So your teen is set on part-time employment to make some extra spending money—great news! However, there are several discussions that should happen before teens take the plunge and make that serious commitment.
Encourage your teen to start by brainstorming his/her interests
One solid starting point when teens begin considering a part-time job is to point them in the direction of their own interests. It is much more enjoyable to invest your time and work somewhere when the job revolves around things you enjoy. Ask teens to think about what they like—then brainstorm from there.
- If he/she prefers the outdoors, consider the following options: lawn mowing, mulching or other landscaping jobs, dog walking, raking leaves, assisting a summer camp, lifeguarding, bicycle delivery service, park service, etc.
- If he/she enjoys animals, consider applying for dog or cat sitting, pet stores, zoo assistance, pet groomers, pet training schools, pet boarding companies, veterinary help, or rescue organizations.
- If he/she is interested in helping others, think about retirement communities, church camps, child care programs, babysitting, food/clothing/book collection for the needy, hospitals or clinics, and programs to help people with disabilities or Special Olympics.
- If he/she prefers art or literature, consider employment at local bookstores, libraries, museums, painting/crafting studios, music venues, or local newspaper or magazine publications.
Consider how the work schedule will fit in with life BEFORE applying
As much as teens may be thinking about all of the wonderful ways in which a little extra cash can help them, they need to really think about the time commitment that this part-time job will require. If school comes first, this potential job will come second—meaning that activities with friends, spontaneous weekend trips, and hangouts will all be pushed to the backburner. With this level of commitment, your child will need to consider the following:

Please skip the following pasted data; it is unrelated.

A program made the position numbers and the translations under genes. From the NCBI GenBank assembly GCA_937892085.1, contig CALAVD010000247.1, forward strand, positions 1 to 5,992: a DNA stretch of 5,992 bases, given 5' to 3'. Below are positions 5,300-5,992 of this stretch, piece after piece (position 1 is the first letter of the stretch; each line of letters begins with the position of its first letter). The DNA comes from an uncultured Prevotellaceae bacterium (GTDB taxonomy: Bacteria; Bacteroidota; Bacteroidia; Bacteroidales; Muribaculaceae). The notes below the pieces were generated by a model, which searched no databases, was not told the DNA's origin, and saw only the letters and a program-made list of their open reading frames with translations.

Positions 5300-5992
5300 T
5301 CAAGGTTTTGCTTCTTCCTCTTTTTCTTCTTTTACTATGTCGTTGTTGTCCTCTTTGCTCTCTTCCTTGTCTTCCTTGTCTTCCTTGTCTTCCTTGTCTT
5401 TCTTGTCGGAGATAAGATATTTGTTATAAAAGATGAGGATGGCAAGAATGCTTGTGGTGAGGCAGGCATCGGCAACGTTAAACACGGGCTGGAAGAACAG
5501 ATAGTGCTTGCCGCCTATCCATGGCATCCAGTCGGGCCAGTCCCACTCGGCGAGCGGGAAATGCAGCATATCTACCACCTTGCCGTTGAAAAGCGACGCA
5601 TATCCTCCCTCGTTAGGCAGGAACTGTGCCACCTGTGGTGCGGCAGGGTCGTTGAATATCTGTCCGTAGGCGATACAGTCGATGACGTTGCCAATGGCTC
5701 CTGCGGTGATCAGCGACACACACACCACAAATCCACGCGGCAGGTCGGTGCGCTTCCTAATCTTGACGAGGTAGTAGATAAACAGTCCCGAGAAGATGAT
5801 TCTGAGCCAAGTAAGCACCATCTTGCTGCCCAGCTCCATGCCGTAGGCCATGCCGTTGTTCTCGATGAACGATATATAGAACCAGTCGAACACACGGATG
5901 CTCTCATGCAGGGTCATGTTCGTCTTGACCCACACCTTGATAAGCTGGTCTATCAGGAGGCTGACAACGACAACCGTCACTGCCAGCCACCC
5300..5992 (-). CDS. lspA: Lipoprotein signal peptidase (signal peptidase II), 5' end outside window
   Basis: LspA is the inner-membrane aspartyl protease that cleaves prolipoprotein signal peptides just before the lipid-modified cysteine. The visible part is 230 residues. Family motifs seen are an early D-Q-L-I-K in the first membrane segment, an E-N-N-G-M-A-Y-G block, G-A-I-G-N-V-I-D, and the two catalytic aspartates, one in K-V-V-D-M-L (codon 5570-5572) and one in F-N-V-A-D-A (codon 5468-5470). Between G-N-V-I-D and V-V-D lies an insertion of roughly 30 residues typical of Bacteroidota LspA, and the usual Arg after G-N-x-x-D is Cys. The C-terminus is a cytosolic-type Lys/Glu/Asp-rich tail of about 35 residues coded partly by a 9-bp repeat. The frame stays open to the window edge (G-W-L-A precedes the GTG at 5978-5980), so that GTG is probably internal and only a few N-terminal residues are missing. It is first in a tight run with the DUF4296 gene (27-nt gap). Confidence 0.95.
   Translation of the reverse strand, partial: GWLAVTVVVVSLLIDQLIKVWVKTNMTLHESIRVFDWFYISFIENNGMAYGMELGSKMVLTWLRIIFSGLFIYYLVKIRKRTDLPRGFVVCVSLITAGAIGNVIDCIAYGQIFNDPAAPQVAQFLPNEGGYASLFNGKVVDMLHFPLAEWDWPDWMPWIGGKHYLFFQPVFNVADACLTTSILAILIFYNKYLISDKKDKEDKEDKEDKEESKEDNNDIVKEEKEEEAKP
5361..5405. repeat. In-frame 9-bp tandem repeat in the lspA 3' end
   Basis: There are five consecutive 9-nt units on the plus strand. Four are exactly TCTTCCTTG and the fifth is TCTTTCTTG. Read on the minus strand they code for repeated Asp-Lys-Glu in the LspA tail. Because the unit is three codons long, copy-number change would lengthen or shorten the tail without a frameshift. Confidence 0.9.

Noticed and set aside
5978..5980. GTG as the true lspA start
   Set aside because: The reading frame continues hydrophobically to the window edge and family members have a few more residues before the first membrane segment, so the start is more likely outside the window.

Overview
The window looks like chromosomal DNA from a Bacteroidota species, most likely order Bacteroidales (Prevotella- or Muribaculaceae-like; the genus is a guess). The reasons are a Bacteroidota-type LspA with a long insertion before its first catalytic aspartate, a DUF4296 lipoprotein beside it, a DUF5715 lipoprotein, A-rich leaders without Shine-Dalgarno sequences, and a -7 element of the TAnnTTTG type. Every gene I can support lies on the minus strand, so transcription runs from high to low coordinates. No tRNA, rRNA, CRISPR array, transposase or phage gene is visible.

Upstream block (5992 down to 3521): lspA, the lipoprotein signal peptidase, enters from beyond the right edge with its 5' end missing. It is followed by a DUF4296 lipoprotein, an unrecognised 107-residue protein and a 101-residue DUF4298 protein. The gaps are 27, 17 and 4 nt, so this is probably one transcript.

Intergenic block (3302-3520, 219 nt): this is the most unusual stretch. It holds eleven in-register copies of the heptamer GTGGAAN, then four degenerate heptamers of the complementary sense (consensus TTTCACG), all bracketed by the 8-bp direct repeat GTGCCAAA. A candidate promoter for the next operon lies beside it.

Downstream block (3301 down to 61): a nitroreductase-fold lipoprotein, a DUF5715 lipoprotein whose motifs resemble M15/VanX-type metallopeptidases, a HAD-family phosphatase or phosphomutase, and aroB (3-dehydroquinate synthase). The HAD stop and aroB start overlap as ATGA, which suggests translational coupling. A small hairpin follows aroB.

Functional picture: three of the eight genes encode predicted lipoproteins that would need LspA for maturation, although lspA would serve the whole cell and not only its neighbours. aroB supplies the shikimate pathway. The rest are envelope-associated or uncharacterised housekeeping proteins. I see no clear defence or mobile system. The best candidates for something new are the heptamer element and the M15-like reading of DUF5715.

- How much time he/she is able to commit per week; some employers will want to hire only when employees can work a minimum of 10 hours per week, for example. You will need to sit down as a family and really crunch the numbers to ensure that the hours required for the job are realistic for your teen’s prior commitments.
- Logically speaking, how would your teen get to and from his place of employment? If he has a car, that is much more manageable. However, if he isn’t driving yet, or shares the family car, public transportation may need to be arranged. Does he know the bus loops? Is the job within a walkable or bikeable distance? How long would he need to carve out in order make it to his shifts on time?
- Your teen must also be prepared to make scheduling sacrifices. Besides school work and family obligations, the job will have to come first. That might mean missing the big game, a last-minute ski trip, or having to decline someone’s sweet 16. Will it be a bummer? Yes, but that is the level of commitment that even a part-time job will require. Teens must be prepared to say “no” when a social event conflicts with the work schedule or weekend shift. If they are not ready to sacrifice fun for funds, then it is not quite time for a job yet.
- Tardiness at work is not the same thing as tardiness in school—there is no detention as retribution. Instead, if your teen is late to work, she must be prepared to face the difficult, sometime irreparable consequences. Discuss the fact that both the employer and your teen’s fellow coworkers are relying on her to show up on time. Being late to work often has ripple effects of which your teen may need to be reminded. Her tardiness might mean that customers have to wait, the business may lose money, other employees may have to cover her absence. Essentially, tardiness is a reflection of one’s level of care and responsibility. Remind your teen that showing up late, even once without notice or a justifiable reason, is a very bad look.